Threat from Houthi sleeper cells looms over state-controlled areas of Yemen

By Nabil Abdullah al-Tamimi


Fighters loyal to Yemen's government man a position near the frontline facing the Iran-backed Houthis in the country's northeastern province of Marib, on May 13. [STR/AFP]

ADEN -- Yemen's Ministry of Interior has been warning that sleeper cells comprising members of the Iran-backed Houthis (Ansarallah) are operating in government-controlled areas of the country.

These terror cells compromise security and stability in Aden and other provinces under government control, Interior Minister Ibrahim Haydan told Hadramaut TV on May 17.

According to Haydan, the Houthis have sleeper cells in Aden, Taez, Shabwa and Hadramaut provinces.

Southern Transitional Council (STC) forces recently arrested a number of Houthi elements who were working for Iran and attempting to stymie the implementation of the Riyadh agreement, he said.


A wounded Yemeni child receives medical treatment following an attack attributed to the Houthis near a playground in Marib on April 3. [AFP]

Signed between the Yemeni government and the STC in the Saudi capital on November 5, 2019, the agreement calls for the formation of a government of technocrats, with equal representation from the north and south.

It also calls for integrating STC forces into the national security and army forces.

Cell leader's confession

Marib province's security administration on May 19 announced the arrest of a terror cell that worked for the Houthis.

The cell members had reportedly planted improvised explosive devices (IEDs) on the international highway that passes through the city of Marib.

According to the confessions of the cell's leader, Musheir Muhammad al-Qahtani, aired by state-run al-Yaman TV, the Sanaa-based Houthis had given the cell its assignment.

The intention was to disrupt the city and highway's security, transportation and cargo transfer, he said.

In his confession, al-Qahtani said he was recruited by Ali Muhammad Toaiman, the Houthi-appointed governor of Marib.

Al-Qahtani said he was trained to plant IEDs on the Marib international highway and was promised a financial reward from the Houthis. He also was given a vehicle and money to engage in trade as a cover for the cell's mission.

According to state television, the operation leading to the cell members' arrest was the result of a co-operative effort, in which Marib tribal members and the local population also played a pivotal role.

Raids on sleeper cells

Since last year, security forces have raided the hideouts of several terror cells affiliated with the Houthis in Marib, Aden and on the western coast of Yemen.

Cell members confessed to communicating with Iranian officers in Sanaa.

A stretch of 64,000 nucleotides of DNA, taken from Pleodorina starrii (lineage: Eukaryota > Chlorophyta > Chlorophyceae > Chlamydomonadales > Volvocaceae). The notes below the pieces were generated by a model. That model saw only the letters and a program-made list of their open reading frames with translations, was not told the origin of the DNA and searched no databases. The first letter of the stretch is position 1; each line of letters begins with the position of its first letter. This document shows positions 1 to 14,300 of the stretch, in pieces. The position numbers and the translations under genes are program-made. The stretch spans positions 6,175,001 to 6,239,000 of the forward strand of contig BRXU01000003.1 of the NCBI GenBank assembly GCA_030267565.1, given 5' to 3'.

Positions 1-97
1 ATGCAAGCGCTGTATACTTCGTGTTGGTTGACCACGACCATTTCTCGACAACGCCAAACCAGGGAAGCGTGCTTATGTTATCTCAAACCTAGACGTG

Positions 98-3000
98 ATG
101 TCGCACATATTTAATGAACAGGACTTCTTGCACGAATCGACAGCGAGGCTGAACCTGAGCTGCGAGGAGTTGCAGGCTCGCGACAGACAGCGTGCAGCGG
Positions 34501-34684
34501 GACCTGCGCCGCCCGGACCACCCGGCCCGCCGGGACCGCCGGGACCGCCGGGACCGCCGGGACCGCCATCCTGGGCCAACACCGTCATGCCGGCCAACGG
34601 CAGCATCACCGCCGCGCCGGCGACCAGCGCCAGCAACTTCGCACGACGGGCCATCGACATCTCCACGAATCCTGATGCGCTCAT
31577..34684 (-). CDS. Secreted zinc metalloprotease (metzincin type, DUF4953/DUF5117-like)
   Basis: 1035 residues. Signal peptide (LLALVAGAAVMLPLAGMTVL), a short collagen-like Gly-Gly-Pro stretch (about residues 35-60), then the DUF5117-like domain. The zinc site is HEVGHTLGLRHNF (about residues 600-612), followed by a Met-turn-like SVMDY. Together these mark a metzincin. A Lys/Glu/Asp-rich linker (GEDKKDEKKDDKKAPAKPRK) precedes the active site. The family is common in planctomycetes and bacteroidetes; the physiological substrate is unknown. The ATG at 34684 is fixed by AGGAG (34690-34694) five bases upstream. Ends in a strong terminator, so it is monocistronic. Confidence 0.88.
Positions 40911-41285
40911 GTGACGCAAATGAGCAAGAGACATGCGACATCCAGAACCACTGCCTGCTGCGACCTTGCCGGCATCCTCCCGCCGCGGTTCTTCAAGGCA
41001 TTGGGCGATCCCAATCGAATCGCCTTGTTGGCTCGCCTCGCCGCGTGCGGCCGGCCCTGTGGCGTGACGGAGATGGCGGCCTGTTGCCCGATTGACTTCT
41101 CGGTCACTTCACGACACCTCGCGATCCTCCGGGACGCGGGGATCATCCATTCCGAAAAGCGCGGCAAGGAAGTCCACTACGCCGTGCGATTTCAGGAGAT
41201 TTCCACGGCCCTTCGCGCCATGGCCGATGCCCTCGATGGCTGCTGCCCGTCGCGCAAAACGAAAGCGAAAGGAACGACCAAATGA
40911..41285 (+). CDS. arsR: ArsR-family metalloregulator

After a series of investigations and citizen reports of suspicious activities, security forces conducted several successful operations against Houthi cells, political analyst Khaled Ahmed said.

He said the cells have been actively working "to sow chaos in Aden and threaten security with terrorist acts that harm economic stability, such as money laundering operations".

The presence of Houthi cells in liberated areas of Yemen "is not surprising", as the Houthis attempt to dominate more areas in the country, said Abaad Studies and Research Centre director Abdulsalam Mohammed

These cells intend to carry out the Houthis' plans "through smuggling weapons, trafficking drugs, and spreading chaos, as was the case in Marib and some southern provinces", he added.

Mohammed stressed the need for a stronger government and military presence on the ground, in terms of both security operations and social services.

Activating community security

"It is no secret that the security and intelligence services have been infiltrated, and this has clearly degraded their effectiveness and the level of their performance," said terrorism researcher Waddah al-Yaman Abdul Qadir.

"There are Houthi cells operating in government-controlled areas under the cover of commercial activities, such as real estate transactions or car sales," Abdul Qadir said.

"Some even manipulate individuals associated with the legitimate government who have common interests with the Houthis and their leaders," he added. "Their cover businesses include activities in the currency exchange market."

These individuals help the Houthis carry out money laundering operations and assassinations, he said, disrupting the security and stability of liberated areas, and relaying information to the Iran-backed group.

Abdul Qadir emphasised the need to "activate community security and make citizens part of the security system".

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